All this means, sadly, that the American psyche won’t bounce back fully when the economy recovers, nor when the virus is beaten. The depression wouldn’t necessarily lift if Trump were defeated, particularly if he continued to stoke rage among supporters.

But if Trump returns to office, I fear, the national despair will deepen as we resume lurching from crisis to crisis with the same destabilizing chaos. This week alone we’ve seen Trump attacking his own Centers for Disease Control and Prevention, Attorney General Bill Barr attacking his own Justice Department, and the administration hurling charges of “sedition” at government scientists and demonstrators, and a wildly hypocritical McConnell, after blocking Obama’s Supreme Court nominee because it was eight months before an election, announcing plans just six weeks before an election to rush through a Ginsburg replacement.

After delivering a paranoid rant about armed insurrection, senior Trump administration official Michael Caputo this week blamed his high “stress level” and took a leave of absence. He said “every American” fighting the pandemic “has been under enormous pressure. I am just one of them.”

He’s right about that. After four years, we are barely holding it together. Surely four more years would cause the losing of the American mind.

toon-1

If we don’t know our history, we are destined to repeat it

My jaw dropped when I read the first sentence in this thoughtful and thought-provoking post by our friend Keith. I think yours will too. Trump’s desire to teach revisionist history can only lower us even further in the eyes of the world … it can only be thought of as the ‘dumbing-down of America’. Please take a minute to read Keith’s post and ponder on the direction we are headed. Thanks, Keith!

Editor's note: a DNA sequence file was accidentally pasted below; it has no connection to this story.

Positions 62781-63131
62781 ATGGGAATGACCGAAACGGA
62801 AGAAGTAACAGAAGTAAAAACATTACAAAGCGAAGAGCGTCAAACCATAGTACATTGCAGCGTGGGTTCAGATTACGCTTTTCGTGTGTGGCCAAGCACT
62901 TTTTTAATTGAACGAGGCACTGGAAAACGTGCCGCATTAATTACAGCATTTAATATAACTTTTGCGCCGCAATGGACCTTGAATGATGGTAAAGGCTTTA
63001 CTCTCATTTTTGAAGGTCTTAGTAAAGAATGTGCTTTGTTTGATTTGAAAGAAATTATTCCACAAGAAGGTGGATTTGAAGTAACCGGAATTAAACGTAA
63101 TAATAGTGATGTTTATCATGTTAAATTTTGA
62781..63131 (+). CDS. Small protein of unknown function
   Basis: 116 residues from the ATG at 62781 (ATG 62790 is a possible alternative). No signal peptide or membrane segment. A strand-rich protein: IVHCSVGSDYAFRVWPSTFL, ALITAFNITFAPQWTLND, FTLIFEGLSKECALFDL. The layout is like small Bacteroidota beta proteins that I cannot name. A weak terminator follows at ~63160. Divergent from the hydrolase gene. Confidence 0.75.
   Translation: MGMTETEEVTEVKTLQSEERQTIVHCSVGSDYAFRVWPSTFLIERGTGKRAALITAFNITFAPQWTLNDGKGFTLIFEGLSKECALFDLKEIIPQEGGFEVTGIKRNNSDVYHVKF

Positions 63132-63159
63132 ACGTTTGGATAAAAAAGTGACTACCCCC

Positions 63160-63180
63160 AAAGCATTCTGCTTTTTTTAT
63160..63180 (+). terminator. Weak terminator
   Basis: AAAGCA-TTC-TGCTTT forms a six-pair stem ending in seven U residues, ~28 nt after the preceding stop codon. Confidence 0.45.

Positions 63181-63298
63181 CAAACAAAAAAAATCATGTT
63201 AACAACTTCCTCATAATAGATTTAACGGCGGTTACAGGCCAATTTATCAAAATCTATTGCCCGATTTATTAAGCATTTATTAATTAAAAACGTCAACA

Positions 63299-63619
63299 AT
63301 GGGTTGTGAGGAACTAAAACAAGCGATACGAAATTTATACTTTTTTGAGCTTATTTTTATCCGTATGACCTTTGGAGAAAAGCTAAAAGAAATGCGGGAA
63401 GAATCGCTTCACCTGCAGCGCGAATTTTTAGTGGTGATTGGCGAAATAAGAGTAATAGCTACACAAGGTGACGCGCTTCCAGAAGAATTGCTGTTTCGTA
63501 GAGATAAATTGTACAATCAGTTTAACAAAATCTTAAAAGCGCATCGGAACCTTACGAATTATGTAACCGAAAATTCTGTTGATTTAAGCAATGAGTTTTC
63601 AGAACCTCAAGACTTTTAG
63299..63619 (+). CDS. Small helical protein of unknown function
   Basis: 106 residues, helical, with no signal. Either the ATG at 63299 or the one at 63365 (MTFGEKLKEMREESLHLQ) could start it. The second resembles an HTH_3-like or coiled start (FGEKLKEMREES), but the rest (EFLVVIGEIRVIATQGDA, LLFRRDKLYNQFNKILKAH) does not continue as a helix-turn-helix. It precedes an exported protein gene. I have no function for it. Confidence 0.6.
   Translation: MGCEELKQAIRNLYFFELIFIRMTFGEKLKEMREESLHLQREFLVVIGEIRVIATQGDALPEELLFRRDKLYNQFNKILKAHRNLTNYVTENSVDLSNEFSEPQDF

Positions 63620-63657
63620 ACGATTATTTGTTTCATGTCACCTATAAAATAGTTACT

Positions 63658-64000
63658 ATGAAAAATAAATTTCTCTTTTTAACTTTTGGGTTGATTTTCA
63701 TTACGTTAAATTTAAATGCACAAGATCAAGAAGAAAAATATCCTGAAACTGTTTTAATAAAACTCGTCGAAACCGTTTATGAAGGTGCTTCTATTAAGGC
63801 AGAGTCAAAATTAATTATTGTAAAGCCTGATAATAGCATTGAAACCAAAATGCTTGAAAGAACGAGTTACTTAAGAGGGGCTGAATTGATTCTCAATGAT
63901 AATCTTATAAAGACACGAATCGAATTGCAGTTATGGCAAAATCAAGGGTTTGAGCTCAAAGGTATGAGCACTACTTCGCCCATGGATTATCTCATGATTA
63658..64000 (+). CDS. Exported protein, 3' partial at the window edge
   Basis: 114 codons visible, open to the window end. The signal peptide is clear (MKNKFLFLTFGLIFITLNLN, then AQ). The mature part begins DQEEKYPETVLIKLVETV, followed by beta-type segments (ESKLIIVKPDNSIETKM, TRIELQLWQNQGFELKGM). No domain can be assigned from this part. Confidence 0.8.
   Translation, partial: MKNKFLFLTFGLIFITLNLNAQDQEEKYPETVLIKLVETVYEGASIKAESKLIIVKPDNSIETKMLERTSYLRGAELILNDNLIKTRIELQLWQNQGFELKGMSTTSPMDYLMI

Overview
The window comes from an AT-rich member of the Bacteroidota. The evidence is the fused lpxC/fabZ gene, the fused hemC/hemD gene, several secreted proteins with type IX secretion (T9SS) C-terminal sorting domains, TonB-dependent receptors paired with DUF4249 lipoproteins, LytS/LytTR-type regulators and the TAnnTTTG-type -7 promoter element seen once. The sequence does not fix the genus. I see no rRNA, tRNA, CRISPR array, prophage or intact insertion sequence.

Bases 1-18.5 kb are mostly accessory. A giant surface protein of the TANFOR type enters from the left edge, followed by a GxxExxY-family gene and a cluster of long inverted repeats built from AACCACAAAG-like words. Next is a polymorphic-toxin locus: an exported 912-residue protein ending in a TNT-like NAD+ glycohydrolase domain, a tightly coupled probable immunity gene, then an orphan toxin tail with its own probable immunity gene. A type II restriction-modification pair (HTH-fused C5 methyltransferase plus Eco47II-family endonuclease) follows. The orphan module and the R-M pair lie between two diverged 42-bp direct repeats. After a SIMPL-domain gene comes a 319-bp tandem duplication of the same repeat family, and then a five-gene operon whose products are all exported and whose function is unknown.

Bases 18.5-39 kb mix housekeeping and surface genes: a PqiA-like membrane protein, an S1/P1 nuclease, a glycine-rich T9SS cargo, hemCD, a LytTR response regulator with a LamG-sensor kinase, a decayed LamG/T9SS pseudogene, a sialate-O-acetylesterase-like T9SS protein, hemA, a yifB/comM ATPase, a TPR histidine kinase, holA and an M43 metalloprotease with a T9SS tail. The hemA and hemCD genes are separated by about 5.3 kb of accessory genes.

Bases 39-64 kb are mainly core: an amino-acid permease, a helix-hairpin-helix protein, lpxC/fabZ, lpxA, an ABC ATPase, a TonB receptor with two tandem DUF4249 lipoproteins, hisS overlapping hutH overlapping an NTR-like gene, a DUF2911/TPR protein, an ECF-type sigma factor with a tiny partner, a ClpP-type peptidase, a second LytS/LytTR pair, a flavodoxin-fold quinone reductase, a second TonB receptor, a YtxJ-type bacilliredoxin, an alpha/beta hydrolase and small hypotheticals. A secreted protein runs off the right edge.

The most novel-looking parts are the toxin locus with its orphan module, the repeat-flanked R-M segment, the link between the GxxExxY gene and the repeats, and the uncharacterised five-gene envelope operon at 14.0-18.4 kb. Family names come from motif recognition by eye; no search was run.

musingsofanoldfart

I read this week from a UPI article that 60% of millennials and Gen-Zers are unaware that 6 million Jews were exterminated in the Holocaust by the Nazis in World War II. I use the word “exterminated” as that is what the Nazis did by gassing Jews after they rounded them up. If the brashness of this statement offends – I apologize for the needed candor. It is meant to wake people up.

But, the Nazi genocide of Jews is among too many persecutions around the world and over time. The United States has had three persecutions of groups of people, two of which leading to many deaths. We should never forget these sad parts of our history or white-wash (word intentionally chosen) them away.

– European settlers of the US over time seized land from, killed many and moved Native Americans over the course of three centuries. Even today…